Straight Talk Articles
CAN SOLAR WORK FOR MY HOME?
Dear Pat, I’ve been hearing about solar power as an option for homes for years now. Can you tell me some basics, and whether it’s something I should pursue? – Don
There are three ways solar can provide energy for your home:
Passive solar is a way to capture the sun’s heat directly, often through south facing windows and dark colored stone floors that can store the heat.
Solar water heating systems typically have panels on a roof that collect solar energy and a pump that circulates the heated water for storage in a water tank.
Photovoltaic (PV) systems also collect solar energy through a panel, but PV panels convert the energy into electricity.
I suspect you are thinking about a PV system because these have skyrocketed in popularity in recent years. PV technology has improved, costs have dropped and financing offers are abundant.
PV panels are usually installed on a roof in an “array”. The panels generate direct current (DC) power, which is then channeled through an inverter that feeds electricity to the home, the electric power grid, or a battery system where it is stored for future use. (1)
Several factors go into calculating how cost-effective it would be to install a solar power system in your home. You can try to figure it out yourself by studying the information sources we suggest at the end of this article. Once you’ve done your research you can use the PVWatts Calculator (2) to estimate how much production and value a PV system on your home could yield.
An easier path is to find a good solar contractor to provide you with an estimate for a system. Look for contractors that are certified with the North American Board of Certified Energy Practitioners (NABCEP). Your local co-op may also have a list of solar contractors.
When you call contractors they will ask questions to determine if your home is a good candidate for solar. If it is, they should be interested in providing you with an estimate. In order to complete an estimate the contractor will need to determine the size of system, which will depend on several factors, including:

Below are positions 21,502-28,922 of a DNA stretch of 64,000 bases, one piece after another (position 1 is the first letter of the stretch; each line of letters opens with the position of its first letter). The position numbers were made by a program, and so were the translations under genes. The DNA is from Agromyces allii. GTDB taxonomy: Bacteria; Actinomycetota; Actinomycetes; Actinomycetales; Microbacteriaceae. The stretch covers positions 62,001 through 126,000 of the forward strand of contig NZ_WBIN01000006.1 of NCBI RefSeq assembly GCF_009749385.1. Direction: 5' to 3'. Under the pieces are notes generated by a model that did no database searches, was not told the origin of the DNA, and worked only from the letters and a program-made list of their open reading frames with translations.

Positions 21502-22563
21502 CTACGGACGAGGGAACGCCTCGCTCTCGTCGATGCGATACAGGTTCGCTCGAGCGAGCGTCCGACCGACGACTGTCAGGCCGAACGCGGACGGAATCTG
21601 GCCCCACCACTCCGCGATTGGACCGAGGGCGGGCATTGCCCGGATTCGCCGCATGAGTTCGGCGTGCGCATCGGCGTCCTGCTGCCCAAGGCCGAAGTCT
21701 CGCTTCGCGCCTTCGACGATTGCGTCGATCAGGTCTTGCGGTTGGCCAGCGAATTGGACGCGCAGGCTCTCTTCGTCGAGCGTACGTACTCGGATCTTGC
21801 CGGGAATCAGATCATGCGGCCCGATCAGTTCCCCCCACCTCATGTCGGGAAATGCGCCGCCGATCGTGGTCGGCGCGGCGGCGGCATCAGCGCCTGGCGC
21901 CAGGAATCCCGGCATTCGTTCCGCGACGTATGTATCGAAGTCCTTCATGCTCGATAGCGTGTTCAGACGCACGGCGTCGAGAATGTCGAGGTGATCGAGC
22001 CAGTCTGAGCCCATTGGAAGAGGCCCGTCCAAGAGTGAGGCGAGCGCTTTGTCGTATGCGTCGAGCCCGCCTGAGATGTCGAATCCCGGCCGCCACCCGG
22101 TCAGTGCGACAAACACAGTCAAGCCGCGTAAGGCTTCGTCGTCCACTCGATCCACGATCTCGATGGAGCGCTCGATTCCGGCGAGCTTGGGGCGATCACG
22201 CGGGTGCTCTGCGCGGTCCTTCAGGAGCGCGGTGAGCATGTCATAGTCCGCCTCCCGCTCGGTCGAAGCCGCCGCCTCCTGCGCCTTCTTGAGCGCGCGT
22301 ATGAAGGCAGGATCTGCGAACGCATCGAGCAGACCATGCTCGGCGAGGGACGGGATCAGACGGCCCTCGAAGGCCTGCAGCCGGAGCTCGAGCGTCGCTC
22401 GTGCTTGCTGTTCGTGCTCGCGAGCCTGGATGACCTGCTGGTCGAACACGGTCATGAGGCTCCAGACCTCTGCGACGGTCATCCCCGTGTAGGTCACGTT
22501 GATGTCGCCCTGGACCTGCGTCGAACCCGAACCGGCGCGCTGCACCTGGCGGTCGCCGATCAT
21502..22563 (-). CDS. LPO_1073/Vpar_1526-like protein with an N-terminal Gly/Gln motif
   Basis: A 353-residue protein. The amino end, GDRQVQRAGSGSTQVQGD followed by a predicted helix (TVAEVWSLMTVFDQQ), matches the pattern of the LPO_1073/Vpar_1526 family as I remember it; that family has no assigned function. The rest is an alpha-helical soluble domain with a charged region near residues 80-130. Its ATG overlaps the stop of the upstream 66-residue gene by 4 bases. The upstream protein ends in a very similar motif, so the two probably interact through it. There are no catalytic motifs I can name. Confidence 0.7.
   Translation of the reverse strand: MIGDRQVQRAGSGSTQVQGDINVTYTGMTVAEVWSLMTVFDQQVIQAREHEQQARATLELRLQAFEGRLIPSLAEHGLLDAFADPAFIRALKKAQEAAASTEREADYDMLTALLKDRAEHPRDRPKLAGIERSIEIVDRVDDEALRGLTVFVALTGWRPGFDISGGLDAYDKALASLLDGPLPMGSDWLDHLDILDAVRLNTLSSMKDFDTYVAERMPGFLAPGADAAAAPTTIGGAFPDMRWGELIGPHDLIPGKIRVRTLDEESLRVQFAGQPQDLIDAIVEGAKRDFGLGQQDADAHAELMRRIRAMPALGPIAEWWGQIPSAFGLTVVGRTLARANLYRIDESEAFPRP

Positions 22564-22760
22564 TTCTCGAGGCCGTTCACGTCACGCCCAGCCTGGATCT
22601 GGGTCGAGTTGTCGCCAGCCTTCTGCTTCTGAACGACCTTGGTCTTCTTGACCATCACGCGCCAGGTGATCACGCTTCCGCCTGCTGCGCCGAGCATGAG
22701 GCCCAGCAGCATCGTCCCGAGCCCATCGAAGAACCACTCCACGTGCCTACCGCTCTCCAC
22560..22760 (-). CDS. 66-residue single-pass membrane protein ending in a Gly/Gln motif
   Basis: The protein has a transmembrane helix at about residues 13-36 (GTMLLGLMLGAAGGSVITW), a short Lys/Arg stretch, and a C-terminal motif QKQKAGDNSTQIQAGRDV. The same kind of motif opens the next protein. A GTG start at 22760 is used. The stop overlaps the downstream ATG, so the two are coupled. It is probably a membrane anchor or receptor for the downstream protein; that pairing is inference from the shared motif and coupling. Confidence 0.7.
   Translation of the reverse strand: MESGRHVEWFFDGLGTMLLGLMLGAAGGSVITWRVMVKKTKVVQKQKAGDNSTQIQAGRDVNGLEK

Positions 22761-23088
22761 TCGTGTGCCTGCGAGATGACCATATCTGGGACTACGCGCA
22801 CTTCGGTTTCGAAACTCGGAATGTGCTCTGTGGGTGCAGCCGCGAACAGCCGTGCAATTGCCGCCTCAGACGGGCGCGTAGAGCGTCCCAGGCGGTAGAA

Your current and anticipated electricity needs
Roof area, orientation and pitch (15 to 40 degrees is ideal) (3)
The number of hours of sunshine per year
The amount of shade, dust, snow, or other factors that block sunshine
If your roof will need replacing in the next few years, you will want to do that before installing the solar panels; so be sure to include that expense when calculating the overall cost.
There may be Federal, State and Utility tax credits and rebates available to offset the price of the equipment and installation. You can find links to them on the More Information page of the energytips website listed at the bottom of this article.
If the estimate you receive from the contractor takes all of the factors we’ve mentioned into account it should give you a fairly accurate idea of your return on investment. It’s a good idea to get more than one estimate if you can, and to review the estimate with your electric co-op to make sure the electric rate and metering arrangements are correct.
Before you make a final decision you might want to ask yourself a couple of questions:
How does the investment in a PV system compare to upgrading the energy efficiency of your home? Efficiency could yield more bang for your buck and make your home more comfortable. A home energy audit can help you answer this question.
Is there a better way to invest in solar energy? Some co-ops offer community solar programs, which can produce solar electricity at a lower cost than home systems.
Investment in solar or energy efficiency in your home can help increase the home’s resale value. Recent reports show that the presence of a PV system can raise a home’s resale value an average of $15,000 (4) and help it sell faster (5).
I hope this helps you in your exploration of solar PV systems.
This column was co-written by Pat Keegan and Brad Thiessen of Collaborative Efficiency.
For more information on solar energy for your home, please visit the June 2018 more information page.
2 Source: http://pvwatts.nrel.gov/